<
 
 
 
 
>
hide
You are viewing a Web site, archived on 07:55:50 Nov 18, 2004. It is now a Federal record managed by the National Archives and Records Administration.
External links, forms, and search boxes may not function within this collection.
survey methodology

Survey Methodology:
Survey of Doctorate Recipients

1. Overview top

a. Purpose

The Survey of Doctorate Recipients[1] (SDR) is designed to provide demographic and career history information about individuals with doctoral degrees. The results of this survey are vital for educational planners within the Federal Government and in academia. The results are also used by employers in all sectors (education, industry, and the government) to understand and predict trends in employment opportunities and salaries in S&E fields for doctorate holders and to evaluate the effectiveness of equal opportunity efforts. NSF also finds the results important for internal planning, since most NSF grants go to individuals with doctoral degrees. This survey is designed to complement the other surveys of scientists and engineers conducted by SRS in order to provide a comprehensive picture of the number and characteristics of individuals with training and/or employment in science and engineering in the United States. This combined system is known as the Scientists and Engineers Statistical Data System (SESTAT).

b. Respondents

This survey is completed by individuals with doctorates in science and engineering.

c. Key variables

2. Survey Design top

a. Target population and sample frame

The population of the 2001 survey consisted of all individuals under the age of 76 who received a research doctorate in science or engineering from a U.S. institution and were residing in the United States on April 15, 2001. The sample frame used to identify these individuals was the Doctorate Records File, maintained by the National Science Foundation. The primary source of information for the frame is the Survey of Earned Doctorates.[2] For individuals who received a degree prior to 1957, when the SED started, information was taken from a register of highly qualified scientists and engineers that the National Academy of Sciences had assembled from a variety of sources, including university and college catalogues of doctorate-granting institutions, Federal laboratories, selected industrial organizations, and American Men and Women in Science.

b. Sample design

This is a longitudinal survey. Recent recipients of research doctorates are added each time the survey is conducted and those individuals over age 75 are dropped. The following variables were used for sample stratification in the 2001 survey: field of degree, sex, race/ethnic identification, disability status, and place of birth (U.S. versus foreign-born).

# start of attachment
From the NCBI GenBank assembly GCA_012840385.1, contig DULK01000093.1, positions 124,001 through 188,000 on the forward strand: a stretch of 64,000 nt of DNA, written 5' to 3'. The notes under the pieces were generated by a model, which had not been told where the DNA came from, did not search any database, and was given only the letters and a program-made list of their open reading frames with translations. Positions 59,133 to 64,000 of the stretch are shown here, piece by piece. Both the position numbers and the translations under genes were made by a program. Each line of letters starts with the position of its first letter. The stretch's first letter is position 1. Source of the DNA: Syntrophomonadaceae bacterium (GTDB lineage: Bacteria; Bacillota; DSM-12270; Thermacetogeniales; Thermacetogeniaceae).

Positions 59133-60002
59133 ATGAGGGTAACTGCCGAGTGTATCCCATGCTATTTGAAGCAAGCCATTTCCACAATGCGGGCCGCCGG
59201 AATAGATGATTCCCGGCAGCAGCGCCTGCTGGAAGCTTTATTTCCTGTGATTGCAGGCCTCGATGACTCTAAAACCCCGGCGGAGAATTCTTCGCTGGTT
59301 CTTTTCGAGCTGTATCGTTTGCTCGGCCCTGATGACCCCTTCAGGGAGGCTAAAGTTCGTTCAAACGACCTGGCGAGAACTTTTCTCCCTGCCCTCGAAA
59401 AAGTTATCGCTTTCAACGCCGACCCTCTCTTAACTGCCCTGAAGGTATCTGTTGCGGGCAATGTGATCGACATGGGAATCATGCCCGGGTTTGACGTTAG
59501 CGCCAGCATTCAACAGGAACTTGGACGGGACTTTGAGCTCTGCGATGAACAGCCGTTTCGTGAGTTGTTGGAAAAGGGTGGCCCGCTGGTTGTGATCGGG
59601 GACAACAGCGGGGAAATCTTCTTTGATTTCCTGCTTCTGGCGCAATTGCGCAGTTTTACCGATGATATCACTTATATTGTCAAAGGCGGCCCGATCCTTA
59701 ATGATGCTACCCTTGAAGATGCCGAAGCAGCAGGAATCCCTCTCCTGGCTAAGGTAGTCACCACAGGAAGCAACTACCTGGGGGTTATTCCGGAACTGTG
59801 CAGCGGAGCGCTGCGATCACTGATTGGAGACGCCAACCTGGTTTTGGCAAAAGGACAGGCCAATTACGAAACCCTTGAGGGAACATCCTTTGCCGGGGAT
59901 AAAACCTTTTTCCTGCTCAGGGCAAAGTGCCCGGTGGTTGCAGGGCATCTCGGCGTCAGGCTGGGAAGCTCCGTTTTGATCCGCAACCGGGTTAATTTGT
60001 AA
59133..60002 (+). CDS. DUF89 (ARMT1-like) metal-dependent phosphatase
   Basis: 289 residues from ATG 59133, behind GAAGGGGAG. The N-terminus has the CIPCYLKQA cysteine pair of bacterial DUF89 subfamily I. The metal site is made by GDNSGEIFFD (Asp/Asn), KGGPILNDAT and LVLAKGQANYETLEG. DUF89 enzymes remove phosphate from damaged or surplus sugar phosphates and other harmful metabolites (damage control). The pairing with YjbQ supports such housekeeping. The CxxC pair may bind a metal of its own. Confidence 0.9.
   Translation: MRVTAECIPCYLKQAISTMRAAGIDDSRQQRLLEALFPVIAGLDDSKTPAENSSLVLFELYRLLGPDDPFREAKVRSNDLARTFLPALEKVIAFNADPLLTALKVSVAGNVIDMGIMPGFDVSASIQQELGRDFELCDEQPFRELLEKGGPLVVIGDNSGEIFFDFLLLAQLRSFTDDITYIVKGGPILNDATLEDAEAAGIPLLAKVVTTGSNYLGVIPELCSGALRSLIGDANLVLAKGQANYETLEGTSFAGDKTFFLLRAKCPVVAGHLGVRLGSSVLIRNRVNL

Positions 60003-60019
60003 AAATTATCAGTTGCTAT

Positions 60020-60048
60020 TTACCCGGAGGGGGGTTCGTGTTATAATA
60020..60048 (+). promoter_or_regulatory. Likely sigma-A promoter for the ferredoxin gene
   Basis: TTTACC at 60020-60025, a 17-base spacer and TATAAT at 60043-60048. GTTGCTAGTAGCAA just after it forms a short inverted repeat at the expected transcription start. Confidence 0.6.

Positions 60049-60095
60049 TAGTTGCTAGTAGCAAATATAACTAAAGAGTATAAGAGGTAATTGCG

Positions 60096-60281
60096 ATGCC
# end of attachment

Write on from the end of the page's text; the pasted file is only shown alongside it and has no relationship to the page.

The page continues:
A total of 40,000 individuals with research doctoral degrees in S&E were included in the 2001 survey.[3]

c. Data collection techniques

The U.S. Census Bureau conducted the 2001 survey. Until 1995, the survey was conducted by the National Research Council of the National Academy of Sciences under contract to SRS; the 1997 survey was conducted by the National Opinion Research Center (Chicago, IL).

Initial data collection in 2001 was by mail. Procedures included a prenotification letter, first mailing of the questionnaire, a reminder postcard and up to two follow-up mailings.

Nonrespondents to the mail questionnaire were followed up using computer-assisted telephone interviewing (CATI) techniques. The instrument used in the phone follow-up was modified from the mail instrument to avoid difficulties encountered in administering some of the questions by phone, especially those (such as field of degree and field of occupation) that require individuals to select from an extensive list of possible responses.

Both the mail and phone instruments were designed to be as similar as possible to the instruments used in the other SESTAT surveys in order to facilitate combining results. A few questions in the SDR, however, obtain information of special interest for the population with doctorates. For example, the SDR contains information on faculty and tenure status not included in the other SESTAT surveys.

Information in the 2001 survey was collected for the week of April 15, 2001. Data collection took place between May and October of 2001.

d. Estimation techniques